Ramos-Velita chairs the school’s world language department and is a Spanish teacher.
Welsch said she excels in changing her courses as different methods of teaching become incorporated into the district’s curriculum.
“She has embraced the iPad technology that as a school we are so fortunate to have and has made it an integral part of each of her lessons,” he said. “The results of which are well-paced instructions taught almost exclusively in the native language with maximum student engagement from the start of the period to the end of the period.”
Gala Handler was the lone South High School teacher granted tenure.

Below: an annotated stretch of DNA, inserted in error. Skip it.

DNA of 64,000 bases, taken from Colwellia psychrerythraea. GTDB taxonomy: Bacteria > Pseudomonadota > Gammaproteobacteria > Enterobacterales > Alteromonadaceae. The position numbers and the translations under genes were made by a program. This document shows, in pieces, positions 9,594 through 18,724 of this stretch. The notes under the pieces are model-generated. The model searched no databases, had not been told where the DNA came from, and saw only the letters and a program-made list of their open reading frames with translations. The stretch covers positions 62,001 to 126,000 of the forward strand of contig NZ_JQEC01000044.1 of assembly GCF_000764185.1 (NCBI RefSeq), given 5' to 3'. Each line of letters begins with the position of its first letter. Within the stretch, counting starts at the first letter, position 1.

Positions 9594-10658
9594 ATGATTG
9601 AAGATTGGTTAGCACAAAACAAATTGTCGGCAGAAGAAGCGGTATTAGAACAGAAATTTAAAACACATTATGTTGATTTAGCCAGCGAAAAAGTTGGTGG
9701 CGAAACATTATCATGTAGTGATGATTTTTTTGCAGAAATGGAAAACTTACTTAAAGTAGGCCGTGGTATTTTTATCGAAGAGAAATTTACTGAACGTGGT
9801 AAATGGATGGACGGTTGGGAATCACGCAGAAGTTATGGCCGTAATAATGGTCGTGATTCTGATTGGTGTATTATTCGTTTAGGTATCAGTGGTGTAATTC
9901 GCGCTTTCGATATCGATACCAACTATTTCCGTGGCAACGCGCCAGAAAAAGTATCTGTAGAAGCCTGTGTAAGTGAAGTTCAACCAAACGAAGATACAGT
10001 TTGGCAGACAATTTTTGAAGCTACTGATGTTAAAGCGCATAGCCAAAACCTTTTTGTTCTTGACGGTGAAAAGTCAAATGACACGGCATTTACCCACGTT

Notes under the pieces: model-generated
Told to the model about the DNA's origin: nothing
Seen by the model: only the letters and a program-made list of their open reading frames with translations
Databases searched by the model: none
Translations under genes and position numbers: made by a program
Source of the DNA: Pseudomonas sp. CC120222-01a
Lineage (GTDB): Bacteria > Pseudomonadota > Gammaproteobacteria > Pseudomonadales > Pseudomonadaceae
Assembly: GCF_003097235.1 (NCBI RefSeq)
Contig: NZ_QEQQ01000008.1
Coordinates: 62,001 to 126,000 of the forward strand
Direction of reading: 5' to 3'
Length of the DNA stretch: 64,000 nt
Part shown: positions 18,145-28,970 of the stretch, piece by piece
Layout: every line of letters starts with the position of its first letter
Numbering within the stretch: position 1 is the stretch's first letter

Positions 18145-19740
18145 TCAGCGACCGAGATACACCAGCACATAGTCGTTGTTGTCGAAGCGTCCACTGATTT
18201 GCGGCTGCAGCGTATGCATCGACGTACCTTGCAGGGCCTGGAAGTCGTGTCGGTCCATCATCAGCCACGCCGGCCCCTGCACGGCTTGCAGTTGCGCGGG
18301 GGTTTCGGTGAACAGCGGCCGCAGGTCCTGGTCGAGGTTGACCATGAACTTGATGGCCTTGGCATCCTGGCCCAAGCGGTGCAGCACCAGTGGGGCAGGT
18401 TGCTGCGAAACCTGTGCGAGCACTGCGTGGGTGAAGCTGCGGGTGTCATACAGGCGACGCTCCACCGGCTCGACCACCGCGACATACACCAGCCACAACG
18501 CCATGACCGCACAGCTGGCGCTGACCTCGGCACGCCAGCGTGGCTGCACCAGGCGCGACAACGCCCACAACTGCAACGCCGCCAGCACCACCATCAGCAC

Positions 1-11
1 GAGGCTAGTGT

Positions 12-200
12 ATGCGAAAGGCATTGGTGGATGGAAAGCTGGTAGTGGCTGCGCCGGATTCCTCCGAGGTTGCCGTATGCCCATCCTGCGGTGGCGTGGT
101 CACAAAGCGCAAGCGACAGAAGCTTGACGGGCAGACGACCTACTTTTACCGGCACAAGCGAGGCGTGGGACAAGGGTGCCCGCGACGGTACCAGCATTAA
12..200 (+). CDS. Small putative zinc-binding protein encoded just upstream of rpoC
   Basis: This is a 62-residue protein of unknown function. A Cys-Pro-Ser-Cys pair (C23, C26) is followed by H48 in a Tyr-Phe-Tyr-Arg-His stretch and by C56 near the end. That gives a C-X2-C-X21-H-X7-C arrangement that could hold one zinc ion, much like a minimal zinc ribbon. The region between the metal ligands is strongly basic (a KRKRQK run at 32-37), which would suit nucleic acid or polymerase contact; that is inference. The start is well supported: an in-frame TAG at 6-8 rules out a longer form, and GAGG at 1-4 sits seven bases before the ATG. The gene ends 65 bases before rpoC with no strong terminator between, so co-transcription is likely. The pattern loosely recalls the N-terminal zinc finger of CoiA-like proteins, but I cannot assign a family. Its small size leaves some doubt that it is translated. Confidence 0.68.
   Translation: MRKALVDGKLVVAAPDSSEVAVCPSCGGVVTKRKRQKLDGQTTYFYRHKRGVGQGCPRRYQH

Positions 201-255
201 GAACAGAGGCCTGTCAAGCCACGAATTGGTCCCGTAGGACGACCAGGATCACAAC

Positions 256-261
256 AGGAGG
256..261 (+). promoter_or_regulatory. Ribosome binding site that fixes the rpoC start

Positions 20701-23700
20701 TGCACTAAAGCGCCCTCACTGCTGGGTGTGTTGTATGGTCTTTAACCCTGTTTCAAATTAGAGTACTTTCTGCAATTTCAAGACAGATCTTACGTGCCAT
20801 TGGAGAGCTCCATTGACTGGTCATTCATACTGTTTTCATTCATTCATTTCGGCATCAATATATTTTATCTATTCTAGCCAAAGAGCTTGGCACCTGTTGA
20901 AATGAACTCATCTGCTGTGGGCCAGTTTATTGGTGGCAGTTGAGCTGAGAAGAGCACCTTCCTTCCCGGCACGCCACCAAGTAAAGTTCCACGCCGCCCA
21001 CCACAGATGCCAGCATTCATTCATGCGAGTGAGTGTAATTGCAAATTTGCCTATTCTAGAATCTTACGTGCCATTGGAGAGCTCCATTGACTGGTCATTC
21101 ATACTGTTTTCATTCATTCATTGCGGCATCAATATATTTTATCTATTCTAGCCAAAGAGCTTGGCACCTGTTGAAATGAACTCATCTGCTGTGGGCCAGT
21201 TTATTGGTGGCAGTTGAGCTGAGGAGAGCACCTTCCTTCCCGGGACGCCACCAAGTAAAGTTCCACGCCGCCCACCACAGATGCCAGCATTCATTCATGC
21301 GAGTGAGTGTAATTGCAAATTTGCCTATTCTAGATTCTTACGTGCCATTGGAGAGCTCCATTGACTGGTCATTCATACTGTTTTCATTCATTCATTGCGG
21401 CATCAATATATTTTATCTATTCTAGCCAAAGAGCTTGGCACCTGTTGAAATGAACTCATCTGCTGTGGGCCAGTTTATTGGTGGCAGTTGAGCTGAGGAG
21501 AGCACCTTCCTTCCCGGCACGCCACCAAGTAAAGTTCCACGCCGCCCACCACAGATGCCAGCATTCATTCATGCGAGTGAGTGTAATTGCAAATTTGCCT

She is a Spanish teacher and chairs the school’s world language department.
Susan Elliott, South High’s principal, said Handler strives to teach her students more than just the Spanish language.
“Gala is committed to having a dynamic classroom where Spanish is spoken almost exclusively,” she said. “She believes that it’s her job to reach every student, to make them comfortable in the language, interested in the culture and a lover of Spanish.”
North High School had two teachers granted tenure, Laura Kachmar and Amy Ford.
Kachmar is an advanced biology teacher at the school.
Bernard Kaplan, North High’s principal, said she prepares her students to succeed in school and on state tests.
“Laura’s classes are lively and engaged, with students performing well both in-house and in standardized assessments,” Kaplan said.
Ford is a special education teacher at the school.
Kaplan said she individualizes her lessons so each student has the opportunity to succeed.